The book of Vayikra concludes with a description of the the covenant between am Yisrael and Hashem The covenant involves the blessings that am Yisrael receive when they follow the paths of the Torah and the curses that befall them if they fail to go on those ways. Whilst the blessings are dealt with briefly, the 49 curses are listed in chilling detail.

Amongst the curses is – ” They will stumble, each man over his brother, as if (chased) by the sword even when there is no pursuer; …” [chapter 26, verse 37]. The straight forward meaning of the verse is as Rashi explains, “when they desire to escape they will fall over one another because they will run in confusion.”

The Talmud in masechet Shevuot 39a though, expounds the verse as follows – “And a man will stumble because of his brother’s iniquity. This teaches “shekol yisrael areivim zeh bazeh” – that all Jewsare guarantorsfor one another”. The Talmud explains that the case when others are punished for an individual’s sins refers to a case where the people could have protested and maybe prevented the person from sinning but did not protest.

The above passage of gemarah expresses the ‘negative’ formulation of the concept of Jewish responsibility – “arvut”.In the Talmud massechet Rosh Hashana 29a we find (according to Ritva and others) the ‘positive’ formulation of the concept of “arvut”. There the gem’ states that one who has already fulfilled his obligation can nevertheless cause others, who have yet to dischargetheir obligation, to fulfill the mitzvah. For example, one who has already fulfilled the mitzvah of kiddush on Shabbat, can repeat the kiddush on behalf of someone else who has not yet recited it, and the repetition is not considered as having mentioned Hashem’s name unnecessarily. This halacha is based on the above concept that every Jew is a “guarantor” for his fellow Jew’s observance.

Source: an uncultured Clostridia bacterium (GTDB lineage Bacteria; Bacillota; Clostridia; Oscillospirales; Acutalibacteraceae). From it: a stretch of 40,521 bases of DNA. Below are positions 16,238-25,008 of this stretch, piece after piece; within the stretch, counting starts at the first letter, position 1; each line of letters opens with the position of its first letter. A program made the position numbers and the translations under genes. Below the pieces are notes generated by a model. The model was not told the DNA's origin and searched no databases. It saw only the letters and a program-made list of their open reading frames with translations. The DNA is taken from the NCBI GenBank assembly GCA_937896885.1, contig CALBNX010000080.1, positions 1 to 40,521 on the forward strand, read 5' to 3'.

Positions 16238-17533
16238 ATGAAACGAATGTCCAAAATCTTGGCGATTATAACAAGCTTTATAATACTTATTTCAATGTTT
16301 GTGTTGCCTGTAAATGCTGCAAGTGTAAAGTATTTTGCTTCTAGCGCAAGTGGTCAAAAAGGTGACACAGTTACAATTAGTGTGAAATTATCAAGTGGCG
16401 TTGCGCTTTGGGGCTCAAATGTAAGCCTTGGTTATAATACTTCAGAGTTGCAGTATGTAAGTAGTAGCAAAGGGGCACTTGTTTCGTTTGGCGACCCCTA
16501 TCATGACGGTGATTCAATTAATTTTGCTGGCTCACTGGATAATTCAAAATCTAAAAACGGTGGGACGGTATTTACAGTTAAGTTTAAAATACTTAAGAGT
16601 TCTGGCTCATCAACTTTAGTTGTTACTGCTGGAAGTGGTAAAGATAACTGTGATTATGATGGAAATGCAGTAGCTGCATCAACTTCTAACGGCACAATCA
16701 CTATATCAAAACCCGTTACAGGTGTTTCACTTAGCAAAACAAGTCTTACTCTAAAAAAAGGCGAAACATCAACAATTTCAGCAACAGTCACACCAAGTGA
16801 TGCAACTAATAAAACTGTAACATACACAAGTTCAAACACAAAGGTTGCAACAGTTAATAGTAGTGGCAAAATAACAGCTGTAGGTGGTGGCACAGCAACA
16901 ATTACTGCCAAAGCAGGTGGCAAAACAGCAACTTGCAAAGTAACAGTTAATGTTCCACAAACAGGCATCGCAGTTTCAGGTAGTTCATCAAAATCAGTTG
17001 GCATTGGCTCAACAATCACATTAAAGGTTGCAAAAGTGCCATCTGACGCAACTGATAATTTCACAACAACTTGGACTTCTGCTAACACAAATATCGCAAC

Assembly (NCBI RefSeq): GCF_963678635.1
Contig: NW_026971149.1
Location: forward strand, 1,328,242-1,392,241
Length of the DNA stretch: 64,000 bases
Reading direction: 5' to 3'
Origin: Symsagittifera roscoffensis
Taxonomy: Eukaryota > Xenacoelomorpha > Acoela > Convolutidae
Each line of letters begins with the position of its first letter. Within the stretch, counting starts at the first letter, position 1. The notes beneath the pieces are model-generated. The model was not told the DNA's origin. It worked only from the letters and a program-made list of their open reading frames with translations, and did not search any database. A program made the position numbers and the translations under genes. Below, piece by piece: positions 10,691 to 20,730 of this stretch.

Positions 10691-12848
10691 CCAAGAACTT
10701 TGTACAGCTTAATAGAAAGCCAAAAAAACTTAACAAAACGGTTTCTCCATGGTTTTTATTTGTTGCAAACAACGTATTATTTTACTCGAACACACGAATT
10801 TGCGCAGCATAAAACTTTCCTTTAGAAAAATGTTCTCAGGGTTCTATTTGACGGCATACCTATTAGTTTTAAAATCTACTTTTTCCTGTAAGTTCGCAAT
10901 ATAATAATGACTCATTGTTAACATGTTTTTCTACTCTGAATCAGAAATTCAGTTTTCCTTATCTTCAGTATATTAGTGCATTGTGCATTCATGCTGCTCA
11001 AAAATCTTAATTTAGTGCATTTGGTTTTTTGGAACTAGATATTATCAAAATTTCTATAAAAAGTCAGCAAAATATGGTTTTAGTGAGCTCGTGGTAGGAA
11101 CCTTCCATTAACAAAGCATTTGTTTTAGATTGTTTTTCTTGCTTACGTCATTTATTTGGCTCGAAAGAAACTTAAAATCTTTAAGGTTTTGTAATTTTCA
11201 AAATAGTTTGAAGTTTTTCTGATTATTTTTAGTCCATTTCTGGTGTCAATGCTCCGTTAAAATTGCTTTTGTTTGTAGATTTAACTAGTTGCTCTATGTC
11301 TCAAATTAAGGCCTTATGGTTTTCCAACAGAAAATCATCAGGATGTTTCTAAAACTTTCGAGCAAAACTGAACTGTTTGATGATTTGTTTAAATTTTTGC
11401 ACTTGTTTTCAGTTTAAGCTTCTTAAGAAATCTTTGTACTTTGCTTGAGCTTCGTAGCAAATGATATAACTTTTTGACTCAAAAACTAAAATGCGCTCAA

In the Tomer Dvorah,(written by Rav Moshe Cordevero, disciple of the Ari) we derive a new explanation of the word “arvut”, which raises us to a loftier perspective of that concept.

The Talmud in massechet Berachot 47b states – That the first 10 people to gather in shull thus creating a minyan, receive a reward equivalent to a 100 people who subsequently would join that minyan. The simple explanation of this statement is that those who were first to establish the minyan receive the equivalent reward of all those who subsequently join theminyan and 100 is merely an example. Should 80 persons subsequently join the minyan, the first ten would receive the equivalent of 80 persons reward (for making a minyan).

The Tomer Devorah interprets this gemara differently. He explains that the first ten making the minyan always receive the reward equivalent to 100, whether there are 80 or 100 persons who join the minyan afterwards; the reason being that each one of the first 10 are intermingled, the one with the other ! (10x 10 =”100).” He thus interprets the word “arvut” to mean intermingling. Thegemara means to say, that when 10 Jews meet at a specific time in order to pray together , their souls intermingle one with the other creating a ‘minyan’, i.e. a mini-community.

The Yaarot Devash once defined this intermingling as follows – when one Jew walks around with a beard and his friend without a beard, the former in reality is sporting only “half a beard “. To return to the gemara in massechet Shevuot 39a; – when a Jew sins and another did not attempt to prevent him from sinning, the “innocent” Jew is affected “and stumbles” as a result of his soul being connected to that of the “guilty” one.

If all this is true of the ‘negative’, how much more so of the ‘positive’. Regarding the blessings we find – “Five from among you will pursue a hundred and a hundred from among you will pursue ten thousand…” (Vayikra ,chapter 26,verse 8). The Torat Kohanim points to the fact that 5 to a 100, is not proportional as 100 to 10,000. Indeed so, answers the Torat Kohanim, “You cannot compare a few who perform the Torah to many who perform the Torah.”, and all this is due to this secret of our souls intermingling.(Tomer Devorah.)

On the eve of Yom Yerushalayim, it is appropriate to recall, that Yerushalayim has the power to evoke this awareness of the essential unity and intermingling of Am Yisrael’s soul. In the words of our Psalmist , King David “- Jerusalem built up is like a city joined together.” (Psalms 122; 3) and our Sages commented ((J’ T Chagigah 3;5), “It is a city that joins/ makes all of Israel into friends and colleagues.”